Nawal, Neve O’Neil: Kambala fencing champions set sights on Olympics


Kambala students and elite fencers Neve and Nawal, the daughters of Nicole O’Neil of The Real Housewives of Sydney fame, have hinted the Olympics might be next after returning victorious from the Commonwealth Fencing Championships in London.

The Vaucluse sisters have competed internationally at far flung events in locations as diverse as Doha and Colorado, and each won medals at the recent Commonwealth Fencing Championships.

Neve O’Neil, 16, won silver in the junior women’s foil event and Nawal O’Neil, 17, competed in the senior women’s epée and won bronze.

Proud mum Nicole told the Wentworth Courier her daughters were considering taking the sport all the way to the 2032 Brisbane Olympics once they graduate from high school.

The Kambala students first took up swords while living in London and form part of a tight-knit yet ambitious fencing community in Australia with sights set on growing.

Maestro Filippo Lombardo, former Italian Olympic coach, took the girls on several years ago and has propelled them onto the international competition circuit.

“He‘s an amazing technical coach,” Neve said. “Training with him and having him as our coach, we really improved a lot. And we found that there were a lot of opportunities for us to compete, both nationally and internationally. We started and we kind of never looked back.”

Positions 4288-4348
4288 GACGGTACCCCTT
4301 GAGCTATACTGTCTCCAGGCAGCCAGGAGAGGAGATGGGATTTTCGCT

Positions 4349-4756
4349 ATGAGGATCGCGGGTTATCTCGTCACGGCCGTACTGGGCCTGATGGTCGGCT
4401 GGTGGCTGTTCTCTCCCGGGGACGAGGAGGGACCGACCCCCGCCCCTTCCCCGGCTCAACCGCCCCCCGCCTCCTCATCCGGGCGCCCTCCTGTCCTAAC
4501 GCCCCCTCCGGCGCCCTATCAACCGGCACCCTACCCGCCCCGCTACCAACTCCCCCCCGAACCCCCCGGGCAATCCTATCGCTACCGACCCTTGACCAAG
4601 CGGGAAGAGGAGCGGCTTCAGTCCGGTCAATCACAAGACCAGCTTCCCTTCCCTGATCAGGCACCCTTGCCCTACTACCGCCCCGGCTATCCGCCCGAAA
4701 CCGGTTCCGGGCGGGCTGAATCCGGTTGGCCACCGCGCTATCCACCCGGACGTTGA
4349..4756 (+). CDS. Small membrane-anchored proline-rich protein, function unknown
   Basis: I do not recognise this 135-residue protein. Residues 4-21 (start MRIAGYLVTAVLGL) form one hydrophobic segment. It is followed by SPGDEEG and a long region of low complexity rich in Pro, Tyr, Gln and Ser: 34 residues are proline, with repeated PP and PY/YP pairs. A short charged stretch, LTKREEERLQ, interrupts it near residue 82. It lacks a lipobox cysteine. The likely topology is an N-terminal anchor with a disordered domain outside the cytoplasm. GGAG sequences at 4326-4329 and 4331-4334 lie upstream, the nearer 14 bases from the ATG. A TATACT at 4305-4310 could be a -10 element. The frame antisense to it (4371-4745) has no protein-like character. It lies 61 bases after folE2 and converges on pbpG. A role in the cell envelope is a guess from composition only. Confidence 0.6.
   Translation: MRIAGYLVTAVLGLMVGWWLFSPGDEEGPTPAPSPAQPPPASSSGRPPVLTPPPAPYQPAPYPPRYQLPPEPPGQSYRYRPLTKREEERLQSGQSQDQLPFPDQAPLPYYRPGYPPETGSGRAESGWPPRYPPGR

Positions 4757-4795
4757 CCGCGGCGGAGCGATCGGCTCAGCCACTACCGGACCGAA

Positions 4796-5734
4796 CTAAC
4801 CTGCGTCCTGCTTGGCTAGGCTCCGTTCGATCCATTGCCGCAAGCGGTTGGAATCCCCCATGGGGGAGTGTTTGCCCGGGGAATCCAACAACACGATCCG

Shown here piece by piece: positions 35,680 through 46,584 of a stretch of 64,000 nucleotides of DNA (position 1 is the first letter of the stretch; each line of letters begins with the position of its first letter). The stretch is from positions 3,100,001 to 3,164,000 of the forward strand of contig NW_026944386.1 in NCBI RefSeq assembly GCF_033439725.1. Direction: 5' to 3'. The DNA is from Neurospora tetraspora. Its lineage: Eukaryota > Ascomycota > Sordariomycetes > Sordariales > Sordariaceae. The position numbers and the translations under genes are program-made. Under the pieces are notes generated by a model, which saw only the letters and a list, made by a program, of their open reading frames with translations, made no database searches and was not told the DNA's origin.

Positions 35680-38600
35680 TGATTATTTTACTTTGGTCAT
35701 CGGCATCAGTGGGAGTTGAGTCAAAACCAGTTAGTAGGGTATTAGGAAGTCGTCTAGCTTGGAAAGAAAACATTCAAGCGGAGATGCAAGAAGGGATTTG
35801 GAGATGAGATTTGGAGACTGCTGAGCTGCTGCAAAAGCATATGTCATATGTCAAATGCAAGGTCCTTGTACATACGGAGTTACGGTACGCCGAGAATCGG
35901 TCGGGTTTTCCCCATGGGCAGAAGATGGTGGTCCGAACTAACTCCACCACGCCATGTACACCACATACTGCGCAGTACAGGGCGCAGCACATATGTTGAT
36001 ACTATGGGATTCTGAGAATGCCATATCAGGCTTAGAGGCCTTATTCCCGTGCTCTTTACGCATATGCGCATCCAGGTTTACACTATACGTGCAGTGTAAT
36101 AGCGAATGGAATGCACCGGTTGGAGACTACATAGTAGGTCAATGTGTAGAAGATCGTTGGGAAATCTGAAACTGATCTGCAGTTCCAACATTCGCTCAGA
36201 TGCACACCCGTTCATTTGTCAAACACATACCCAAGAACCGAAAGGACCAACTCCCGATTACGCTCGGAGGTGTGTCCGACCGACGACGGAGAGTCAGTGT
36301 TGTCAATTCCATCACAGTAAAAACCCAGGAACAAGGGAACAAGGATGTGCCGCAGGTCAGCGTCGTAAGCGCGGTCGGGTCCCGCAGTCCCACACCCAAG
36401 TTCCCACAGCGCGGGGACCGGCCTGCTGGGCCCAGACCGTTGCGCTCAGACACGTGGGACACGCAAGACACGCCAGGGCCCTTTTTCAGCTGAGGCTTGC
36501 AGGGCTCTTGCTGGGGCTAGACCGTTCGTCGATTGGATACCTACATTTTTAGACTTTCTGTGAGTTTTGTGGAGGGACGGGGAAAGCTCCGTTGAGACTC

Along with its rarity in Australia, Neve said what many people don’t realise about fencing was the potential to make the sport your own.

“A lot of my friends watched [the championship livestream], and they were really surprised at how technical it is,” she said. “People think it’s just people poking swords at each other and running. But there’s a lot more to it than that.”

Of the three disciplines of modern fencing; foil, épée, and sabre, each with different weapons. Most athletes choose one discipline as their specialty.

Nawal, whose focus is épée, said it was less technical and more fluid than foil and allowed competitors to hit their opponent anywhere, which suits her height and less aggressive style.

Neve said competing in the foil discipline was like playing chess.

“It‘s more kind of in your mind than what your body’s actually doing,” she said. “I like to think of it as like chess, where you have to figure out what your opponent’s going to do, what the referee is going to do, and then make your decision. It’s a lot more calculated.”

The 16-year-old said having the support of her community had “really made a big difference”.

“Especially knowing we have the support of everyone back home, while we’re overseas and having people message you saying that they’ve watched our live stream, and they’ve seen us fencing, and had the opportunity to take the time out of their day to watch,” she said.

“It‘s really special.”